Sunday, April 26, 2015
A volcano eruption in the Canary Islands of the Atlantic has helped prove those islands have a lot in common with the Hawaiian Islands—geologically.
(Image: The Canary Islands from space. Credit: European Space Agency.)
The October 2011 eruption off the Canary island El Hierro trapped ancient rock from the seafloor inside fresh volcanic pumice, and drove it to the surface.
In some of that rock, scientists found tiny fossils that date to the Cretaceous period.
The Cretaceous was 65 to 145 million years ago, when dinosaurs roamed the planet, flowering plants were spreading, ants and butterflies appeared, and humans were still a gleam in Mother Nature’s eye.
The floating rocks from the El Hierro eruption contained “sedimentary xenoliths.” A xenolith is an older rock that gets trapped inside lava.
Inside some of that older rock, the scientists found tiny fossils that they were able to date, and researchers led by Kirsten Zaczekconcluded that by dating the rock, they were able to conclude that the Canaries were formed through the same process by which the Hawaiian Islands were formed.
“The sedimentary xenoliths were contained in ‘floating stones’ of up to soccer ball size that consisted of dominantly light-coloured pumiceous glass coated with basanite, which we have termed ‘xeno-pumice,’” the scientists wrote.
Their discovery led to the overturning of the dominant theory about the formation of the Canary islands and shed information that clarified ancient geologic mysteries.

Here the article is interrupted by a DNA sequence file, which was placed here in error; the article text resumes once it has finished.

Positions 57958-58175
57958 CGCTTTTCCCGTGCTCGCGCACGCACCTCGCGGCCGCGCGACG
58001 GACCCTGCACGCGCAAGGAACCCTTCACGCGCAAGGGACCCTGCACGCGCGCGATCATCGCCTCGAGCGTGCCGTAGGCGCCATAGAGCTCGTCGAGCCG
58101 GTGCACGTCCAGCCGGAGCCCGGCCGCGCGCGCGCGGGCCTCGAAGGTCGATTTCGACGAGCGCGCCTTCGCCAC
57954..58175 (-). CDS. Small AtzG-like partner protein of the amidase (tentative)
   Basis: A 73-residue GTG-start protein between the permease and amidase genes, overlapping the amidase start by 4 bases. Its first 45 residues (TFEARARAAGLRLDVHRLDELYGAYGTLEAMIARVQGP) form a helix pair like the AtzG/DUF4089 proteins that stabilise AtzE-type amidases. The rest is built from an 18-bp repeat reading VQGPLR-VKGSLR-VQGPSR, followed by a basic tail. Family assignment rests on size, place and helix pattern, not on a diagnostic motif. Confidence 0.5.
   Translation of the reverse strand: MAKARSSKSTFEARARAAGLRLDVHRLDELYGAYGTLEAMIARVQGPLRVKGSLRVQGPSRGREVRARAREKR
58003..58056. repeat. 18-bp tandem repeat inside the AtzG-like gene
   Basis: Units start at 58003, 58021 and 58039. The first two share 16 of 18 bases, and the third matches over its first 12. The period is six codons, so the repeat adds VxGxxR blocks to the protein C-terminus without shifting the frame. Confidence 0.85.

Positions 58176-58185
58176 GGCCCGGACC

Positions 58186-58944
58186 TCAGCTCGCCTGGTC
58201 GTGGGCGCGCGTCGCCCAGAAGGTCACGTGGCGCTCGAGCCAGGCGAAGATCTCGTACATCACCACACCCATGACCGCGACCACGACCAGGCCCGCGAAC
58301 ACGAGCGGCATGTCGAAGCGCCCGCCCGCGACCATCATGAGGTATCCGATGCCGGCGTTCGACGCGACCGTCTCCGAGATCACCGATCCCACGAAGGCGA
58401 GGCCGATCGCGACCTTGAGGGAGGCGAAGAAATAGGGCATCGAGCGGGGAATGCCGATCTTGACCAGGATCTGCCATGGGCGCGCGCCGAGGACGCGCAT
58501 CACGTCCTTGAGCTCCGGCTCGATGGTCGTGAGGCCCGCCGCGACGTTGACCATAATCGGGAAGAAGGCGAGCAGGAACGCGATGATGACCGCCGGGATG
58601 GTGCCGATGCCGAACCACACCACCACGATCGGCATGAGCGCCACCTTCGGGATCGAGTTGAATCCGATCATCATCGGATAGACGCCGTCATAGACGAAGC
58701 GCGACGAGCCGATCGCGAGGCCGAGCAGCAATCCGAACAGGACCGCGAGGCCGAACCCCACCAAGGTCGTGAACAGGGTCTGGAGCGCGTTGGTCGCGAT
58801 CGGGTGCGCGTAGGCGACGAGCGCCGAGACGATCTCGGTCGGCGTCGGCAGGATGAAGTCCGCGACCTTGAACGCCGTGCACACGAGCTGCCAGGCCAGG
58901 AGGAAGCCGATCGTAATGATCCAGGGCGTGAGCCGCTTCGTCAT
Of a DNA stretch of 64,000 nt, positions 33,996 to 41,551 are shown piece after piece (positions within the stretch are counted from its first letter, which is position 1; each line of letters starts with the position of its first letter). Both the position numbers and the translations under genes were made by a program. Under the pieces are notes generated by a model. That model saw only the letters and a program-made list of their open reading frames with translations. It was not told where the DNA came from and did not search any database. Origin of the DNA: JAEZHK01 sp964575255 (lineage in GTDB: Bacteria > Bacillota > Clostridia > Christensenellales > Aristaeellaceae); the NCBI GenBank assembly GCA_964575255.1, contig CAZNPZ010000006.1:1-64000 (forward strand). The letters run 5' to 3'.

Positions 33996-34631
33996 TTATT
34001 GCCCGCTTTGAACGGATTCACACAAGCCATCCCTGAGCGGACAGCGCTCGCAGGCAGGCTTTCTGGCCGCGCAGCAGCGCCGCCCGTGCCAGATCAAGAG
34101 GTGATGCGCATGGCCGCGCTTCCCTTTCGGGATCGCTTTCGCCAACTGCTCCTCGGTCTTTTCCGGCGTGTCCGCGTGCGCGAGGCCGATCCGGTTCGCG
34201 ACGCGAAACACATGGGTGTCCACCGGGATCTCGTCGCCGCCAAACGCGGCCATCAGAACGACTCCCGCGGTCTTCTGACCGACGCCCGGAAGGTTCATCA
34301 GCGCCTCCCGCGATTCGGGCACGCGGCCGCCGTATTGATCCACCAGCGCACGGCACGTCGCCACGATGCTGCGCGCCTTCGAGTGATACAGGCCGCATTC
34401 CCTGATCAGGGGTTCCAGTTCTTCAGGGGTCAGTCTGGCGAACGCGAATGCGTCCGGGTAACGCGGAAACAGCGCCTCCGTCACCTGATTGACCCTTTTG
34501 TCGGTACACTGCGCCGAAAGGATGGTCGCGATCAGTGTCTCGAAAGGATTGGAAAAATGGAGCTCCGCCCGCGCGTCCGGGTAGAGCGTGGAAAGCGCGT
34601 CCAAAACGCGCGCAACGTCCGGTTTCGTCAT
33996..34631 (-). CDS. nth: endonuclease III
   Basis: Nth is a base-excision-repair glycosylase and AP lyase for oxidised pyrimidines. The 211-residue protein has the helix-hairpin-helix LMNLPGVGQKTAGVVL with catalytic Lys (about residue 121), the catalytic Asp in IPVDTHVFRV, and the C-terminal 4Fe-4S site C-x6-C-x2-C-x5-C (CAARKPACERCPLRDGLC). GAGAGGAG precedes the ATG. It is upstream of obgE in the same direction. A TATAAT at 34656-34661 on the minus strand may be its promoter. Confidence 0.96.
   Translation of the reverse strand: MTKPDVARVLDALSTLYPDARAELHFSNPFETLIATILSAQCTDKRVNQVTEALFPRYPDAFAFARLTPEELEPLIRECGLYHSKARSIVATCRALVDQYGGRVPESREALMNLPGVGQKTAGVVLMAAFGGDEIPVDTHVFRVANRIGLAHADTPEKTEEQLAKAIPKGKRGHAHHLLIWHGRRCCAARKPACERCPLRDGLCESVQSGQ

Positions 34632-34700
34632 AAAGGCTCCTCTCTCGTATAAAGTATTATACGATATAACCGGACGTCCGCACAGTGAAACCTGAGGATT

“The origin and life cycle of ocean islands have been debated since the early days of geology,” they wrote.
A popular account in phys.org is here.
Another from Science Daily is here.
Zaczek and her colleagues were able to show that the Canary Islands were successively older going from east to west. It suggested that, like Hawai`i, that the Canaries were formed from a volcanic plume that erupts through the earth’s mantle as the region's tectonic plate moves over the plume.
“The erupted El Hierro sedimentary relicts provide crucial support for an east-west age progression for the onset of volcanism in the Canary archipelago by demonstrating unequivocally that the youngest pre-island sediment is located beneath El Hierro.
“The fossil evidence from El Hierro therefore concludes the current debate on the origin of the Canary Islands and reinstates a mantle-plume as the most plausible cause of volcanism in the Canary Islands,” the paper’s authors conclude.
They found in the pumice-encased sediment rock a lot of coccolithophores.
These are open ocean single-celled algae that deposit calcium, and which becomes fossils after settle to the sea floor. Different species of coccolithophores have gone extinct at known times, making them good markers for dating geological sediment.
The Hawaiian Islands are also older as you move west from the newest, Hawai`i Island.
© Jan TenBruggencate 2015